Let’s do something fun today. I have seen the latest craze (or at least it was a couple weeks ago) on Facebook of face aging. Personally, I never watched the last scene of Indiana Jones and the Last Crusade and thought, “That would make a great app. People would love to see themselves aged at an insane rate!” I guess the next big thing will be an app that lets you see what it would look like if someone ripped out your heart.
The big question is: How is this done? Well, there are several methods, but one that could work is something called a generator adversarial network (GAN). That sounds a bit intimidating, but if you break down the name, it becomes easier. Network just implies that we are going to use some neural network, which is just something with nodes and weights. Next is the generator part. This can be the generation of anything really. It can be a picture, text, music, or even a signal. You could write a generator for chocolate chip cookie recipes. The possibilities here are the reason this is a very hot area of research in the field.
Now for the tricky part: “the adversarial.” This goes back to the title. Within this fascinating method, there are actually two models being built and trained. One model is a rotten forger (and consequently the one we will be interested in at the end), and the other is a noble upstanding cop. The forger’s job is to create fakes, and the cop’s job is to distinguish the fakes from the real deal. For the basic version of this, we just set an output. Let’s keep to our example and say “faces.” We want to be able to generate pictures of faces. More specifically, we want our forger to create new fake face images that can pass the cop undetected. How do we train it? Well, we start with a bunch of pictures of faces. We give our forger random numbers to transform into a face (yeah, this part is a bit counterintuitive), which allows us to generate a nearly infinite number of new faces. We then feed the fakes and the real pictures to the cop, and a cycle starts in which each gets better and better at his job until we have created a master forger.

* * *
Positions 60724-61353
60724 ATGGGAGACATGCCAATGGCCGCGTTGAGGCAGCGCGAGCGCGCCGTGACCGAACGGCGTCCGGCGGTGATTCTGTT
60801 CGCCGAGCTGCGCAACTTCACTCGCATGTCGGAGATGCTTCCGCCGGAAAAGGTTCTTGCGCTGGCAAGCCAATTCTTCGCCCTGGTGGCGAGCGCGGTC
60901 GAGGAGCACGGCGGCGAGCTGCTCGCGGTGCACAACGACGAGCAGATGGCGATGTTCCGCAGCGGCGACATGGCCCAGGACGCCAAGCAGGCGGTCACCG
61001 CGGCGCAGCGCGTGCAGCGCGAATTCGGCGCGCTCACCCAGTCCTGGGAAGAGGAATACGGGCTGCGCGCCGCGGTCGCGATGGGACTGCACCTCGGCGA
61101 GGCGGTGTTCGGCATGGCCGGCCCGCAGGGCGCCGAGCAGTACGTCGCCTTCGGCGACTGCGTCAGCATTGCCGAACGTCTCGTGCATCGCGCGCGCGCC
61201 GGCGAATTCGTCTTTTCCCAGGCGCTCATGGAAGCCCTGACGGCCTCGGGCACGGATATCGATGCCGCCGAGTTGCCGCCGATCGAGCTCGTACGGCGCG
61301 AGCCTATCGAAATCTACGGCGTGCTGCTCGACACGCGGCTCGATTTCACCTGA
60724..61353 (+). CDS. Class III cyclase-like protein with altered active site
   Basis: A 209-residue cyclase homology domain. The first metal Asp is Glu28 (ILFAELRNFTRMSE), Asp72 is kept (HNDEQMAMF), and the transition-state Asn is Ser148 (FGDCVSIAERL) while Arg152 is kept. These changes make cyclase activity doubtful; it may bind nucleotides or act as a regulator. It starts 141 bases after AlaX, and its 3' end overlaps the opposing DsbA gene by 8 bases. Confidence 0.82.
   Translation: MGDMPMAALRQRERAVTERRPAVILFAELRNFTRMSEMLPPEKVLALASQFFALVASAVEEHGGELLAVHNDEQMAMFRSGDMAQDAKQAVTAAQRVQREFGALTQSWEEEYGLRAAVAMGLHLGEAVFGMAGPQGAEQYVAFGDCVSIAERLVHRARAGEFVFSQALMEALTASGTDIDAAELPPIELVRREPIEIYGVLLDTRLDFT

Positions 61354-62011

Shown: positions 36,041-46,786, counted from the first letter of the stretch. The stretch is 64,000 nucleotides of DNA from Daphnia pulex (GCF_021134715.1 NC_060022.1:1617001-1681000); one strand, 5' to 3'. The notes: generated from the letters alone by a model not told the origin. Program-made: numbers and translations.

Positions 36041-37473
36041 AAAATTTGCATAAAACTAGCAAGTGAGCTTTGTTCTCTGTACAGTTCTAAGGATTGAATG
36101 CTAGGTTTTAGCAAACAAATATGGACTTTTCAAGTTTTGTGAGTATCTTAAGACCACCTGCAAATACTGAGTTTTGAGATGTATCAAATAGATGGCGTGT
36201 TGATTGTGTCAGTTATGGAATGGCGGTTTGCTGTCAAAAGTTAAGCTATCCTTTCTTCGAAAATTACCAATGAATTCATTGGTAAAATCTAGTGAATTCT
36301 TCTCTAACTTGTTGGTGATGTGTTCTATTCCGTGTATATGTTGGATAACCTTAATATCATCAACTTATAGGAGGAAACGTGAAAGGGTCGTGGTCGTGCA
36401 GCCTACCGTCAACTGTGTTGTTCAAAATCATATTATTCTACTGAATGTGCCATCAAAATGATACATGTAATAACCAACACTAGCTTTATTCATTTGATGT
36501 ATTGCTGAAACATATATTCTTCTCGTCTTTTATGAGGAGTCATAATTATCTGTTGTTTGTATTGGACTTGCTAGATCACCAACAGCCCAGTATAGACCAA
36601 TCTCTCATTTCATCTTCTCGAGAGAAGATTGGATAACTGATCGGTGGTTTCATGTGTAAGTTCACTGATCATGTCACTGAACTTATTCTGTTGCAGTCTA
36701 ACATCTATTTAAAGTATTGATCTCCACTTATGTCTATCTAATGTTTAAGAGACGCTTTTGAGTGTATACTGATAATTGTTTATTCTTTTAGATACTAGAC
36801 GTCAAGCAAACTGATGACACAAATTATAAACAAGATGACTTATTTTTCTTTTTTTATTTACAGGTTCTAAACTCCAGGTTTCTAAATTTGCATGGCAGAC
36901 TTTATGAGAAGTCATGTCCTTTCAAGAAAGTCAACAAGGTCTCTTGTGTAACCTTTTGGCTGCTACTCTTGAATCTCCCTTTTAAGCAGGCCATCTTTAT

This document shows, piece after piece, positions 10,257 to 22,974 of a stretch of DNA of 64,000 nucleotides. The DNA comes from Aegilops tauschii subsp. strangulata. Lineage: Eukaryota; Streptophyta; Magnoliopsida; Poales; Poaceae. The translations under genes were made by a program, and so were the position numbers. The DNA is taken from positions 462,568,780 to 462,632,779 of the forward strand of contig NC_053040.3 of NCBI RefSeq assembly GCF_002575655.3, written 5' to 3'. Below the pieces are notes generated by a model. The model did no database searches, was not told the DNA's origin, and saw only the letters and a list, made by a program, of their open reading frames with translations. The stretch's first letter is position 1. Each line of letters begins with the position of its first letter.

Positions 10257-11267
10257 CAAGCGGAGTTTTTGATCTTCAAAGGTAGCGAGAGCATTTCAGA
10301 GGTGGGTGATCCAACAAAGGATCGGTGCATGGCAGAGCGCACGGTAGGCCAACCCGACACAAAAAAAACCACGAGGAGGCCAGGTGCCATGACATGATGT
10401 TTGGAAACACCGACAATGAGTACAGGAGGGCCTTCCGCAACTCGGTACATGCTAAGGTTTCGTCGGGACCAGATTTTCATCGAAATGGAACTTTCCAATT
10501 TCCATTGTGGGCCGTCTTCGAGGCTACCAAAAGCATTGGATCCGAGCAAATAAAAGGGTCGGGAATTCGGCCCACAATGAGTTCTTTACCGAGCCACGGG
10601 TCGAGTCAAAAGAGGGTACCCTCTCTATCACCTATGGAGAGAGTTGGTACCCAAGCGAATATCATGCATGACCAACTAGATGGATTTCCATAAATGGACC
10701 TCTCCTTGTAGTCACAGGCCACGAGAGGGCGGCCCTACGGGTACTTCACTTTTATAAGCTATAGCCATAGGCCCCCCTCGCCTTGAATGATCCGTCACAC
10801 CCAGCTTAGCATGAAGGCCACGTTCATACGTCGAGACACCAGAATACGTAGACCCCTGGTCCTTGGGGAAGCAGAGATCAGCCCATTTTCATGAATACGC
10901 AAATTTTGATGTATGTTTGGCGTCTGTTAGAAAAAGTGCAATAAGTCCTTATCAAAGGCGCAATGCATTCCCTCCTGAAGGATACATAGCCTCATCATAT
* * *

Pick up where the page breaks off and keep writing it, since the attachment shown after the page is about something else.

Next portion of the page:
Great, now we can make faces, but how do we age them? This is where it gets even more complex—but not outside the scope of our example. If we have “before and after” examples to show the cop, he can determine whether or not the transformation is genuine, so we would need a lot of older and younger pictures of different people. We can just show our forger the “before” and tell him to do the transformation and start the cycle all over again, having the two battle it out until nothing the other one can do will change the game (really rough approximation of Nash equilibrium from game theory). Now our generator can take a picture of someone’s face and make realistic changes to it so that the person looks older or at least like he or she has had a rough week. We could get into latent vectors, but that is probably best saved for another time. Additionally, this is just one method for this type of problem, and it is really just an archetype. The types of models used for the forger or the cop are really open ended, and there are quite a few variations on this approach. I suspect we will see more and more of these nifty little applications in the future, but I hope they are more pleasant.
Big data is daunting and confusing, yet it is becoming more of a necessity to remain competitive in the modern workplace. We here at Convergent Technologies specialize in simplifying the seemingly opaque. We have helped many organizations of various scales implement sensible data solutions. Let us help get you there!